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June 10 Solar Eclipse in the Northern Hemisphere!

June 10 Solar Eclipse in the Northern Hemisphere!

June 10 Solar Eclipse in the Northern Hemisphere!

On June 10, people in parts of the northern hemisphere will have the chance to witness a solar eclipse.

June 10 Solar Eclipse in the Northern Hemisphere!

Watch the full visualization of the eclipse.

The June 10 eclipse is an annular solar eclipse, meaning that the Sun will never be completely covered by the Moon. The Moon’s orbit around the Earth is not a perfect circle, so throughout each month, the Moon’s distance from Earth varies. During an annular eclipse, the Moon is far enough away from Earth that the Moon appears smaller than the Sun in the sky. Since the Moon does not block the entire view of the Sun, it will look like a dark disk on top of a larger, bright disk. This creates what looks like a ring of fire around the Moon.

People in the narrow path of annularity — which, for this eclipse, cuts through Canada, Greenland, and northern Russia — will see the ring of fire effect as the Moon passes across the Sun.

June 10 Solar Eclipse in the Northern Hemisphere!

Credit: Dale Cruikshank

Outside this path of annularity, many people in the northern hemisphere have a chance to see a partial solar eclipse. The partial eclipse will fall on parts of the eastern United States, as well as northern Alaska. Some locations will only see a very small piece of the Sun covered, while locations closer to the path of annularity can see the Moon cover most of the Sun.

To learn which times the eclipse may be visible in certain areas, you can click anywhere on the map here. (Note that the maximum obscuration and maximum eclipse timing noted on this map may occur before sunrise in many locations.)

June 10 Solar Eclipse in the Northern Hemisphere!

This solar eclipse is a pair with the total lunar eclipse that happened on May 26.

Both solar and lunar eclipses happen when the Sun, Moon, and Earth line up in the same plane — a lunar eclipse happens when Earth is in the middle and casts its shadow on the Moon, and a solar eclipse happens when the Moon is in the middle and casts its shadow on Earth. The Moon’s orbit is tilted, so it’s usually too high or too low for this alignment to work out.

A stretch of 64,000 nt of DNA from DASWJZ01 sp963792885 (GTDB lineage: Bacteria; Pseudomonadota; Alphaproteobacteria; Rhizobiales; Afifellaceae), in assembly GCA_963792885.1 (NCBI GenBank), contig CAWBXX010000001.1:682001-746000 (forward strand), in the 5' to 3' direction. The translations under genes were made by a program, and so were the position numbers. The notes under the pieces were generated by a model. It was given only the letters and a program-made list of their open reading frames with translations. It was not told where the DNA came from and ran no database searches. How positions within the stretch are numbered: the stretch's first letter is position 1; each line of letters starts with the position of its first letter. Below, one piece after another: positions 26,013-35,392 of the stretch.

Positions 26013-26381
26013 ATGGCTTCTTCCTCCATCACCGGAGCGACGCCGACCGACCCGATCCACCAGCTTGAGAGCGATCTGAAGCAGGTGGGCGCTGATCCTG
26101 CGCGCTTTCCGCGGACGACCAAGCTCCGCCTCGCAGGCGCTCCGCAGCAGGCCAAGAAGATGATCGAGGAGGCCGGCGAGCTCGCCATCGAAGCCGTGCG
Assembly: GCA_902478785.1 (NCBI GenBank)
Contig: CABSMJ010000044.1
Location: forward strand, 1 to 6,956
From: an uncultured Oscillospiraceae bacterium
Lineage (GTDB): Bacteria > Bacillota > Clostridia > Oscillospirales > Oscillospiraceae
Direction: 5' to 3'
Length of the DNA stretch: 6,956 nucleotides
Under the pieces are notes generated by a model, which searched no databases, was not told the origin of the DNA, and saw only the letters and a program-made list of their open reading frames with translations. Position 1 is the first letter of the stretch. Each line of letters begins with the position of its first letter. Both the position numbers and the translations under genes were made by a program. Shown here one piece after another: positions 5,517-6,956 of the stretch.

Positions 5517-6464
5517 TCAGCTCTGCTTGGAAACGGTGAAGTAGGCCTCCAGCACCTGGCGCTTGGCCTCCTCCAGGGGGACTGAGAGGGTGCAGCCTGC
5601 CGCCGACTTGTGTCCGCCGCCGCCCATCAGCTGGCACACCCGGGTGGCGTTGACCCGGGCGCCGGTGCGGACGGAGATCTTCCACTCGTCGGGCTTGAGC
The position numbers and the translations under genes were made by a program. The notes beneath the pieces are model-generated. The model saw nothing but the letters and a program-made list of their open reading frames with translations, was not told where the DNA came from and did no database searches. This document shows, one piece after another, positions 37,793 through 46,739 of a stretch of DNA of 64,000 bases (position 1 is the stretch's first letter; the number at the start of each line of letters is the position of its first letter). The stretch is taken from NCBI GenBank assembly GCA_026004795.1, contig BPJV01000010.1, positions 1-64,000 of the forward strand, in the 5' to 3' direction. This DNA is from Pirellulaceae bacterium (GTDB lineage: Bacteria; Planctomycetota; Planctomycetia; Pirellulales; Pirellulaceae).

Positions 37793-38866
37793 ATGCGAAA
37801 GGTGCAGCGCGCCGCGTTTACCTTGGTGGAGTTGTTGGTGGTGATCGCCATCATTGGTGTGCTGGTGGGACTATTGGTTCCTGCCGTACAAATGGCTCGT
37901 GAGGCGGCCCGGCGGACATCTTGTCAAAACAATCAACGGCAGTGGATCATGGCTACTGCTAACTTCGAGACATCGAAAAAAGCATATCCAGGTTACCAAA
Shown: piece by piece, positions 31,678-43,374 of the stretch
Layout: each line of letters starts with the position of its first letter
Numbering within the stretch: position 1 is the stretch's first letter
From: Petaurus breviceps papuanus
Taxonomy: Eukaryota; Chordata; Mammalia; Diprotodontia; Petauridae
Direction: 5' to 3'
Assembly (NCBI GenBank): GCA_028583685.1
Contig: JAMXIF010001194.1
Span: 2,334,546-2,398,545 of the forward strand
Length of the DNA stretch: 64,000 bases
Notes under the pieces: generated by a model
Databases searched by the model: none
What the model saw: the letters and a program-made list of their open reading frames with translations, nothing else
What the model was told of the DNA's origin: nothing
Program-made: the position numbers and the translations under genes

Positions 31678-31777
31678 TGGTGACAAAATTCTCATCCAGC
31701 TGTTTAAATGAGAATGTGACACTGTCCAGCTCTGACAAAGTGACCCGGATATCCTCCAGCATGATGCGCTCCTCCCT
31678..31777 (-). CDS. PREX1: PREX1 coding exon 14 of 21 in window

June 10 Solar Eclipse in the Northern Hemisphere!

The May 26 lunar eclipse was a supermoon lunar eclipse, meaning that the full moon happened while the Moon was near its closest point to Earth, making the Moon appear larger in the sky. The solar eclipse happens at the opposite point of the Moon’s orbit, during the new moon — and in this case, the new moon happens near the Moon’s farthest point from Earth, making the Moon appear smaller and resulting in an annular (rather than total) solar eclipse.

How to watch the eclipse

From anywhere: Watch the eclipse online with us! Weather permitting, we’ll be sharing live telescope views of the partial eclipse courtesy of Luc Boulard of the Royal Astronomical Society of Canada Sudbury Centre. Tune in starting at 5 a.m. EDT on June 10 at nasa.gov/live.

From the path of the annular or partial eclipse: Be sure to take safety precuations if you plan to watch in person!

It is never safe to look directly at the Sun’s rays, even if the Sun is partly or mostly obscured, like during a partial or annular eclipse — doing so can severely harm your eyes. If you’re planning to watch the eclipse on June 10, you should use solar viewing glasses or an indirect viewing method at all points during the eclipse if you want to face the Sun. Solar viewing glasses, sometimes called eclipse glasses, are NOT regular sunglasses; regular sunglasses are not safe for viewing the Sun.

June 10 Solar Eclipse in the Northern Hemisphere!

If you don’t have solar viewing or eclipse glasses, you can use an alternate indirect method like a pinhole projector. Pinhole projectors shouldn’t be used to look at the Sun; instead, they’re an easy way to project an image of the Sun onto a surface. Read more about how to create a pinhole projector.

This is a sunrise eclipse in the contiguous U.S. At locations in the lower 48 states that can see the partial eclipse, the show starts before sunrise, when the Sun is still below the horizon. That means the best chance to see the eclipse in these locations will be during and shortly after sunrise, when the Sun is very low in the sky. In northern Alaska, the eclipse happens in the very early hours of June 10 when the Sun is low on the horizon.

Bottom line: If you’re trying to watch the eclipse in the contiguous U.S., look for a location with a clear view of the horizon to the northeast, and plan to watch starting at sunrise with your solar filter or indirect viewer.

The next two eclipses in the continental U.S. are in 2023 and 2024. The annular solar eclipse of Oct. 14, 2023, will cut from Oregon to Texas, and the total solar eclipse of April 8, 2024, will pass from Texas to Maine. Keep up with the latest on eclipses and eclipse science at nasa.gov/eclipse.

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